I get tired of talking about “can't”, and the workers' compensation system sometimes seems hell bent on it. We can't simplify the claims system. We can't humanize the process. We can't convince people that getting back to work is best for them. And we can't convince employers they need their injured back. 

We can't seem to get our prescription drug issues under control. We can't settle on MSA standards. We can't reform comp without adding layers of complexity. And the kingpin of them all; “You are now disabled. You can't do anything anymore”.

That is why last Saturday was so refreshing, when I spent the morning volunteering for my local Sertoma Club at the Manasota Miracle League. “Can't” simply isn't a concept there.

You see, we have a field of dreams here in Sarasota, and until Saturday I did not even know it existed. It is a baseball complex that, when complete, will include a custom-designed field with a cushioned rubberized turf to help prevent injuries, wheelchair accessible dugouts, handicapped accessible concession stand and restrooms, and a completely flat surface to eliminate any barriers to special needs players. Much of it exists today, courtesy of a variety of corporate sponsors, but largely due to the support of our two local “winter teams”, the Pittsburgh Pirates and the Baltimore Orioles.

The Miracle Leagues motto and concept is simple: “Every Child Deserves a Chance to Play Baseball.”

The Miracle League of Manasota is an affiliate of the National Miracle League Association, joining more than 200 communities around the world that are providing opportunities for disabled children to play baseball. Since its founding in 1998, more than 220 specially surfaced fields have been built or are under construction. Miracle Leagues serve more than 200,000 youngsters with special needs.

The Miracle League of Manasota has adopted the Miracle League rules that every player bats once each inning, all base runners are safe, every player scores a run before the inning is over (last one up gets a home run), able bodied community children and volunteers serve as ‘buddies’ to assist the players, and each team and each player wins every game.

Not too dissimilar from the way public schools now handle all competition, really.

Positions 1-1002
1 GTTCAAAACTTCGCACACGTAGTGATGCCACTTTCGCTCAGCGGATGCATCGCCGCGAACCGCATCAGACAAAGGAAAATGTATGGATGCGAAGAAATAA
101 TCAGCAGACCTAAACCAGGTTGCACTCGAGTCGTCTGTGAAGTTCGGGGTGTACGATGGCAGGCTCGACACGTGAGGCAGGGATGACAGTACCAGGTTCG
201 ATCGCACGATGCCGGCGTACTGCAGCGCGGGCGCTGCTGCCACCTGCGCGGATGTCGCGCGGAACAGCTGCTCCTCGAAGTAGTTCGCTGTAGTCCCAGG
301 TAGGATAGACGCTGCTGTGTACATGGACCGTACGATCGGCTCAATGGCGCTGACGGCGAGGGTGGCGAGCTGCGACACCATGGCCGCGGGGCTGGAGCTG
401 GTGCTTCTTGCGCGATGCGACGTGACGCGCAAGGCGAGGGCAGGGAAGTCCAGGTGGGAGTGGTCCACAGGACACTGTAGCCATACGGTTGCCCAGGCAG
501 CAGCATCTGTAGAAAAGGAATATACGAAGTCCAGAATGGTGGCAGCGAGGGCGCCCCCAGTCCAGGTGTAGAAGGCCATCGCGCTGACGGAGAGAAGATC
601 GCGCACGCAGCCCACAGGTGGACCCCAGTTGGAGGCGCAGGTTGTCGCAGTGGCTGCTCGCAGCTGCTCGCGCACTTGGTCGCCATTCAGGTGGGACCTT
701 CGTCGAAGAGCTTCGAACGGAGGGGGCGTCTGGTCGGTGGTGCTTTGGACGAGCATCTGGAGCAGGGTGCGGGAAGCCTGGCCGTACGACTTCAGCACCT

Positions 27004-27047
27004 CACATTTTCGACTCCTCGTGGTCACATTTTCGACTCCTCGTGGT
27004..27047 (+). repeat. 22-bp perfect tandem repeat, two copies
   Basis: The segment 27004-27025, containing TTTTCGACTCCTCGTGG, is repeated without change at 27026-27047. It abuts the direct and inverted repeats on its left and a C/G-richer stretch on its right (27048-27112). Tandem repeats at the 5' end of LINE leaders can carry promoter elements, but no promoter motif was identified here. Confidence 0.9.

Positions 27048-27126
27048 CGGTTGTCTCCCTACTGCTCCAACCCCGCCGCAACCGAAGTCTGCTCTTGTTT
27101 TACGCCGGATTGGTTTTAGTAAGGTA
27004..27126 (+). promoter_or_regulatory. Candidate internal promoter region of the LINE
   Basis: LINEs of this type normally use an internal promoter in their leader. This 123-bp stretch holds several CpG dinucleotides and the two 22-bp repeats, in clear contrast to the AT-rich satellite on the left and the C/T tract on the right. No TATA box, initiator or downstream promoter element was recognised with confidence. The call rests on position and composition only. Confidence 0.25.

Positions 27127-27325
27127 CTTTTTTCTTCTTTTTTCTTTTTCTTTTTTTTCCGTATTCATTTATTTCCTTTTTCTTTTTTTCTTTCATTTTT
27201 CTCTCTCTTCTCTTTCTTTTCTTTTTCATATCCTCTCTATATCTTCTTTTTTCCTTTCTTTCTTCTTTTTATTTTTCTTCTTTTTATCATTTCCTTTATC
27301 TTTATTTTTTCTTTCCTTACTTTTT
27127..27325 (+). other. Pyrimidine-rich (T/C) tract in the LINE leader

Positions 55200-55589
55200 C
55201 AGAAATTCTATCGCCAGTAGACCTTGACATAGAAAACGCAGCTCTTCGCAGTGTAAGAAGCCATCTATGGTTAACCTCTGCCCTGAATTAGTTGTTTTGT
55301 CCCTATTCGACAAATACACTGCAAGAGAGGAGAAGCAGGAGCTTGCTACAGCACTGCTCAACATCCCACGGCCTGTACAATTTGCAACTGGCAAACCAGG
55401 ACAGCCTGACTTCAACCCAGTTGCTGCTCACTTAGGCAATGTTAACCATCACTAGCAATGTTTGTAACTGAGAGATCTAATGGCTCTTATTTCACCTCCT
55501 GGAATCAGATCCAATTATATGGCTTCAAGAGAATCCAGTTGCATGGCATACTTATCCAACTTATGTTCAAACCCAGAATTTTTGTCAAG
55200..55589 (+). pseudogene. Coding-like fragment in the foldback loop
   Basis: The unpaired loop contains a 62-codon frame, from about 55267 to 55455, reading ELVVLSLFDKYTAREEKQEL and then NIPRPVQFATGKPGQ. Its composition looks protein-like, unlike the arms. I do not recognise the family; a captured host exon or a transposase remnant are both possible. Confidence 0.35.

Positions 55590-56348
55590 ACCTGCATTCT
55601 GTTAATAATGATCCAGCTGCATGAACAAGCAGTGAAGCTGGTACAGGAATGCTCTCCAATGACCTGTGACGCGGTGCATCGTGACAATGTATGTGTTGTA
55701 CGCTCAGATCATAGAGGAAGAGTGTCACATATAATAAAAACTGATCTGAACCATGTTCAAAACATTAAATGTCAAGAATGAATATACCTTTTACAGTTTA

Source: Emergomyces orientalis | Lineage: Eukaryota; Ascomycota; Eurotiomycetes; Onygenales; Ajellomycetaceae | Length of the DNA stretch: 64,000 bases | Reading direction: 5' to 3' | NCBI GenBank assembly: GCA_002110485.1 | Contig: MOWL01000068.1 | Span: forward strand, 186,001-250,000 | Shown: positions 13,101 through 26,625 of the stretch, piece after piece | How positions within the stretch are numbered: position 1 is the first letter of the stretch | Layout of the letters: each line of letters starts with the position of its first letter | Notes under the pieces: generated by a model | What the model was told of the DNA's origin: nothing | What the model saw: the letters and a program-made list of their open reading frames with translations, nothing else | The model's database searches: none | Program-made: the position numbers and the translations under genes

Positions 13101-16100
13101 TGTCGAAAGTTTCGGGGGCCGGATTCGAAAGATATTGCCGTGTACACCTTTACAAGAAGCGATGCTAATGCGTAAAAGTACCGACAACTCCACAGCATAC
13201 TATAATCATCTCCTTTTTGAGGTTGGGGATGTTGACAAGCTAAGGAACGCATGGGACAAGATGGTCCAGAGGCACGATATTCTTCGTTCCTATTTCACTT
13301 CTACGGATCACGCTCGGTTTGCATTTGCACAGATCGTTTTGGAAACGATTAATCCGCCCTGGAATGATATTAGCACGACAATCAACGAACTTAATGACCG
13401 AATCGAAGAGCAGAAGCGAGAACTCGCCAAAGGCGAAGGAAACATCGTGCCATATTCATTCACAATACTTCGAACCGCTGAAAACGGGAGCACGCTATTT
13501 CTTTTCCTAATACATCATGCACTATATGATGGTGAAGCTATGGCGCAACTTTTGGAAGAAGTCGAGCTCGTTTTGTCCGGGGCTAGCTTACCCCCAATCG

Our group spent the morning providing doughnuts, bagels and fresh fruit to the players and their friends and family as the games progressed through the morning. The local league has players that range in age from 4 to 84, and game day is a huge event for them. This statement from the league’s website really summarizes it well:

Despite infirmities, Miracle League players will beg their families to get them to every game. The thrill of playing, the cheers from the stands, the self esteem and the friendships they develop will make the Miracle League field an oasis for disabled children, miles away from their everyday battles.

Many players are assisted by teenaged volunteers, who support them in accomplishing the task. I can best describe the fielding as “loose”, so somehow every single player manages to eventually find their way home. The local league currently supports 10 teams, each named after a major league club, and they run two 10 week seasons a year.

For each game day of the season, regardless of the level of their disability, these players simply “can”. They can play. They can feel the crack of the bat as it connects with the ball. They can run the bases, and score a much needed point for their team. More importantly, they can be a part of something much bigger than themselves, and can be an active contributor to a greater effort.

The local clubs first Spring Season began March 17, 2012. The Miracle League continues to reach  out to invite children with disabilities to play baseball through the county recreation programs, disability support groups and servicing agencies, the schools, existing baseball programs and the media. As their website states, “The Miracle League will make dreams come true for so many youngsters who have been denied the chance to participate in a team sport.”

It was so refreshing to spend a day with people who just “can”, regardless of their mental or physical state. Wouldn't it be great if we could just instill that attitude and support system in the world of workers' comp? Imagine the impact if we could be geared to restore injured workers' to a contributing role rather than simply focusing on “closing the claim”. 

It sure would be nice to talk about “can” once in a while.

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